Aylesbury, Adelaide Road, Glenageary
Aylesbury (formerly Aylesbury Villa) is a magnificent Victorian house built c. 1878 for the Grand Master of the Freemasons, Mr Symes. The home’s beginnings are evident from certain masonic features in the property. It extends to approx 4,200sq.ft and sits on an amazing square, flat 1 acre site in the leafiest part of Glenageary.
The house has little history from the 19th Century and even in the first half of the 20th. In 1925 a Mrs. M Kirwan lived at Aylesbury. In 1949, the home appears to come to the open market for the first time and is described as being very similar to how the house is today – meaning that it has been effectively unspoiled, still standing on its original 1 acre garden. At the time, the garden had a tennis court and orchard, compared to it’s state today which is mainly lawns and possibly also a putting green.
I believe that the 1949 buyers were the family of Herbert Vivian Millar (who died in 1958) – including wife, Joy Millar, and daughters Jennifer Millar and Heather Millar. The last time the Millar family are referred to as living at Aylesbury is around 1960 and by 1963, the family of Pat Garvey and John Garvey were now living at the home. The house goes off the radar between 1963 and 1980 until it was offered for sale in April 1981 and sold very shortly thereafter, with the subsequent sale of the furniture in May 1981. It is likely that the sellers were the Garvey family.
The buyer in 1981 spent considerable amounts of money extensively upgrading the home, such as the addition of central heating, extra bathrooms and making other changes to adapt the dated home to modern living standards. They sold the house eleven years later in 1992. The property came to auction with a price of £350,000 expected to be achieved, however it was withdrawn at £330k and privately negotiated afterwards. I do not know the identities of the 1992 buyers, however they seemed to have done little to the property given the fact that it was already upgraded, and then they sold the property themselves nine years later in 2001. The property came to auction that year with a guide of £1.75m (€2.2m) but it failed to sell and was placed on the market by private treaty at £2m (€2.53m). The property presumably sold and the buyers were Mr Paul Moriarty and Mrs Kate Moriarty. The Moriarty family upgraded the home significantly, adding 700sq.ft on to the house that was previously 3,500sq.ft. Among their additions to the property was a high-gloss Miele kitchen, at a cost of €55,000. Other additions they made were the underfloor heating, working shutters, and a general refurbishment of the entire property – money was poured into the place. Gardener Anthony Shackleton was hired to make the best of the outdoor space and a €10,000 putting green was also installed, however the coach house was renovated as a two-story workshop/store rather than converting it to habitable space. The sale was undoubtably a well timed, with the first auction set at June 2006 with an AMV of €7 million, a few months before any talk of recession began circulating. Sherry Fitzgerald withdrew the property from auction and then sought €8.5m for the property until reducing it to €7.5m in August 2006. They sold the property in December 2006 for a figure just above €7 million – still a fantastic result that you can be sure the Moriarty’s do not regret selling for.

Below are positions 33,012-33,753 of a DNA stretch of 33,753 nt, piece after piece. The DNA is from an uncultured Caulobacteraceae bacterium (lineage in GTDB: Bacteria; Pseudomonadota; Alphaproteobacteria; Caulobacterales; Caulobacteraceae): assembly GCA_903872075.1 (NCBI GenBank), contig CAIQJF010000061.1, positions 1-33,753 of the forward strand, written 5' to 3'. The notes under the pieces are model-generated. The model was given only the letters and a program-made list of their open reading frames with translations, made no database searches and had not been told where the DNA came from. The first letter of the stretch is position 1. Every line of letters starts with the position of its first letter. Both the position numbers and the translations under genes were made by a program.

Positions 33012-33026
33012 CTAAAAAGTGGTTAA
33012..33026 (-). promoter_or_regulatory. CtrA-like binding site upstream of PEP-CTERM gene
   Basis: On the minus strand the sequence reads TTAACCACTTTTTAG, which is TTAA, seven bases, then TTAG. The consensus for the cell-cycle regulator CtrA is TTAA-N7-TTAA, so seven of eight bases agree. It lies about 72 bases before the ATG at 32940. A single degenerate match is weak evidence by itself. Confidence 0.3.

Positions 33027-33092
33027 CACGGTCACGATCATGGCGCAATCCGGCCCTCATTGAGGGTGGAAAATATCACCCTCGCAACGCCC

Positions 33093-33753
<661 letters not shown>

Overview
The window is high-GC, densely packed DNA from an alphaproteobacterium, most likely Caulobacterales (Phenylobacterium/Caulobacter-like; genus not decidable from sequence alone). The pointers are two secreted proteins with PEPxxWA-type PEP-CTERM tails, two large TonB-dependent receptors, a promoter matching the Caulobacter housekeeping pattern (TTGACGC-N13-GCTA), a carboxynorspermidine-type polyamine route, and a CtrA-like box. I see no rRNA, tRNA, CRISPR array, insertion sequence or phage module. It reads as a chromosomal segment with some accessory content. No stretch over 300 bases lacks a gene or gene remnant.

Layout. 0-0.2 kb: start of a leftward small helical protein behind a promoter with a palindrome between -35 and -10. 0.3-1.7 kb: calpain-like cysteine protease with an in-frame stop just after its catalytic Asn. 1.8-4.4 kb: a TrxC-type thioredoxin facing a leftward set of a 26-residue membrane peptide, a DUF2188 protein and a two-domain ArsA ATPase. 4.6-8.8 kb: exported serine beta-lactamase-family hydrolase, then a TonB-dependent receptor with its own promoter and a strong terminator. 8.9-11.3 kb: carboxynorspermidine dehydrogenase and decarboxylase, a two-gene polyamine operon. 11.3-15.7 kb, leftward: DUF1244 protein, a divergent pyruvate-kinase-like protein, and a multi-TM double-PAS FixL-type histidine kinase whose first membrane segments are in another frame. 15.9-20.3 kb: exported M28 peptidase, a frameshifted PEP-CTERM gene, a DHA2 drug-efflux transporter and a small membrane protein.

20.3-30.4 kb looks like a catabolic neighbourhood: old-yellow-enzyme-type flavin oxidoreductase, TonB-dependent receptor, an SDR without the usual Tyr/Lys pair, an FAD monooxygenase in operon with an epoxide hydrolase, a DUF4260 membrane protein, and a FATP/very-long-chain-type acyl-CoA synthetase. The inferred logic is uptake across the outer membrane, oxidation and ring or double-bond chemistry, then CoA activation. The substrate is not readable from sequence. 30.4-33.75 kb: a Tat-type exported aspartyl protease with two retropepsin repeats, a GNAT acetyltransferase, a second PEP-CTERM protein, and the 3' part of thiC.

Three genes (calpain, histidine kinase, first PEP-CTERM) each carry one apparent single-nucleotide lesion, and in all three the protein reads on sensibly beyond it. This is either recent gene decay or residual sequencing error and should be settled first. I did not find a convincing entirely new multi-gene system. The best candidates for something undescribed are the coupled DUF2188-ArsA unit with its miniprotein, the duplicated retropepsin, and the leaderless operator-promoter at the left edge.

The property is believed to have been purchased by a property developer, but was rented out for the majority of his ownership of the property – from about 2010 to 2015 – to two British families. During this period, agent Turley Property Advisors sought prices of up to €8,000 per month for the property, but rented it for significantly less after a price drop to €6,000 per month in June 2012.
In June 2015, with the most recent tenants vacated, the property was listed for sale through Michael Turley of Turley Property Advisors for a price of €2.7 million and sold swiftly thereafter for an unknown sum – quite a drop from the €7+ million paid in 2006.